A Bayesian approach to modeling antimicrobial multidrug resistance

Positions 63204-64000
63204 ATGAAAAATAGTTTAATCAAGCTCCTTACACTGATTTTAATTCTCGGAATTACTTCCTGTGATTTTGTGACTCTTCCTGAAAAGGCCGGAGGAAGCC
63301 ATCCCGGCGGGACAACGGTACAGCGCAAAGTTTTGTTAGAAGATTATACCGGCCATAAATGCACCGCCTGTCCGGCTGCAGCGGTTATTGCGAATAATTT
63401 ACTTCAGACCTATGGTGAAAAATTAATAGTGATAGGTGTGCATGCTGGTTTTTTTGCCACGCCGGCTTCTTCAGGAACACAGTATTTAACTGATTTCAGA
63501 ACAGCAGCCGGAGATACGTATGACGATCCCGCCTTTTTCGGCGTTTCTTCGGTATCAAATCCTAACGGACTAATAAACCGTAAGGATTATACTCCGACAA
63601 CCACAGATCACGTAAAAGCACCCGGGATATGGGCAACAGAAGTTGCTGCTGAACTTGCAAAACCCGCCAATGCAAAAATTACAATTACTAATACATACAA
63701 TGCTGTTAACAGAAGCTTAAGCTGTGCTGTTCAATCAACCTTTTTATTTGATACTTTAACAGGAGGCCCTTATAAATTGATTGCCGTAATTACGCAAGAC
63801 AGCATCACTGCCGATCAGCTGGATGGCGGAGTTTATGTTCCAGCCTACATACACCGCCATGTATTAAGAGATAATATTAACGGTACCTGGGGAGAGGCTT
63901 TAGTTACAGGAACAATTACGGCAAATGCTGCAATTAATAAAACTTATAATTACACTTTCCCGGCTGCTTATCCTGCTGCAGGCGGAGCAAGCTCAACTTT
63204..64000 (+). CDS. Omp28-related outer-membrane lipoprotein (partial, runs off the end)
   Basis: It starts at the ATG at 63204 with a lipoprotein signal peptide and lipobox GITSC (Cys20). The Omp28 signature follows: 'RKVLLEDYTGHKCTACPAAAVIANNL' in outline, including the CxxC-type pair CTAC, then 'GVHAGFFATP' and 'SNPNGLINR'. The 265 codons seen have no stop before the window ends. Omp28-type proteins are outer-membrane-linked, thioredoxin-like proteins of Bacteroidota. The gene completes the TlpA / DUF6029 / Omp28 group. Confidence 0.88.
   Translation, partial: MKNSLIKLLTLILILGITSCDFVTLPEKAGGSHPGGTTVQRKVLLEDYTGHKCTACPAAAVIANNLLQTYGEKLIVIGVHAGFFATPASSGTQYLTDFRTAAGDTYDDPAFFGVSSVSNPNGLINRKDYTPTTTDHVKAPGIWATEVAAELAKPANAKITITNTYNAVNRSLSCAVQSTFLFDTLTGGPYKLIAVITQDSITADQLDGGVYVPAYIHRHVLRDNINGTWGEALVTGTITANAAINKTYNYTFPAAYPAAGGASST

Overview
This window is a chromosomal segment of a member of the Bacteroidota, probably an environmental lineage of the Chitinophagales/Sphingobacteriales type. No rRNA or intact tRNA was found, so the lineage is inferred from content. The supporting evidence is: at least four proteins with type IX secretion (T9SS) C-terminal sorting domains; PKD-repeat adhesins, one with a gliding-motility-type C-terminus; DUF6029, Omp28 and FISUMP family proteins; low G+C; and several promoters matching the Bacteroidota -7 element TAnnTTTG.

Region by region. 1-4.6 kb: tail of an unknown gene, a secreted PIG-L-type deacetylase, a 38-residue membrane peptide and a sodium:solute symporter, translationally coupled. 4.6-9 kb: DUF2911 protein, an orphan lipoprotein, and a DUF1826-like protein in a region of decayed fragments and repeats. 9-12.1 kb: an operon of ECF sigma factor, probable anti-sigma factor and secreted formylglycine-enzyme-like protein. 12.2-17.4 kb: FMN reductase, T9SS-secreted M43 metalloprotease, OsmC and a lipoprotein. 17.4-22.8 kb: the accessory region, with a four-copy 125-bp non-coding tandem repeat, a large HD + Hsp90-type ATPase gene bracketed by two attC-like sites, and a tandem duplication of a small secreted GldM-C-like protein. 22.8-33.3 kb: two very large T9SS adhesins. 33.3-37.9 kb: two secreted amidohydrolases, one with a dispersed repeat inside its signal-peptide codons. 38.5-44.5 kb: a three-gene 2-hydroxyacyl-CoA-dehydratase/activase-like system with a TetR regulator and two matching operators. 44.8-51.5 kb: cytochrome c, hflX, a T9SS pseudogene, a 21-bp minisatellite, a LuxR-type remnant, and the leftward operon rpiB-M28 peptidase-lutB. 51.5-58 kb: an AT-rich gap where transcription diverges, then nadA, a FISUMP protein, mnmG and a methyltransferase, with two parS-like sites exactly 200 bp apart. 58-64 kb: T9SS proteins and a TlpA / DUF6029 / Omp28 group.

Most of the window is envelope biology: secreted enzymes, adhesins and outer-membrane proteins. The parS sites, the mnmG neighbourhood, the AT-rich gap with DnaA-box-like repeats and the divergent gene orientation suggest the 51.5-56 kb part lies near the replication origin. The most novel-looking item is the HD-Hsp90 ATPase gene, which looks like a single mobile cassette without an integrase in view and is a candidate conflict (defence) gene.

Multidrug resistance (MDR) has been a significant threat to public health and effective treatment of bacterial infections. Current identification of MDR is primarily based upon the large proportions of isolates resistant to multiple antibiotics simultaneously, and therefore is a belated evaluation. For bacteria with MDR, we expect to see strong correlations in both the quantitative minimum inhibitory concentration (MIC) and the binary susceptibility as classified by the pre-determined breakpoints. Being able to detect correlations from these two perspectives allows us to find multidrug resistant bacteria proactively. In this paper, we provide a Bayesian framework that estimates the resistance level jointly for antibiotics belonging to different classes with a Gaussian mixture model, where the correlation in the latent MIC can be inferred from the Gaussian parameters and the correlation in binary susceptibility can be inferred from the mixing weights. By augmenting the laboratory measurement with the latent MIC variable to account for the censored data, and by adopting the latent class variable to represent the MIC components, our model was shown to be accurate and robust compared with the current assessment of correlations. Applying the model to Salmonella heidelberg samples isolated from human participants in National Antimicrobial Resistance Monitoring System (NARMS) provides us with signs of joint resistance to Amoxicillin-clavulanic acid & Cephalothin and joint resistance to Ampicillin & Cephalothin. Large correlations estimated from our model could serve as a timely tool for early detection of MDR, and hence a signal for clinical intervention.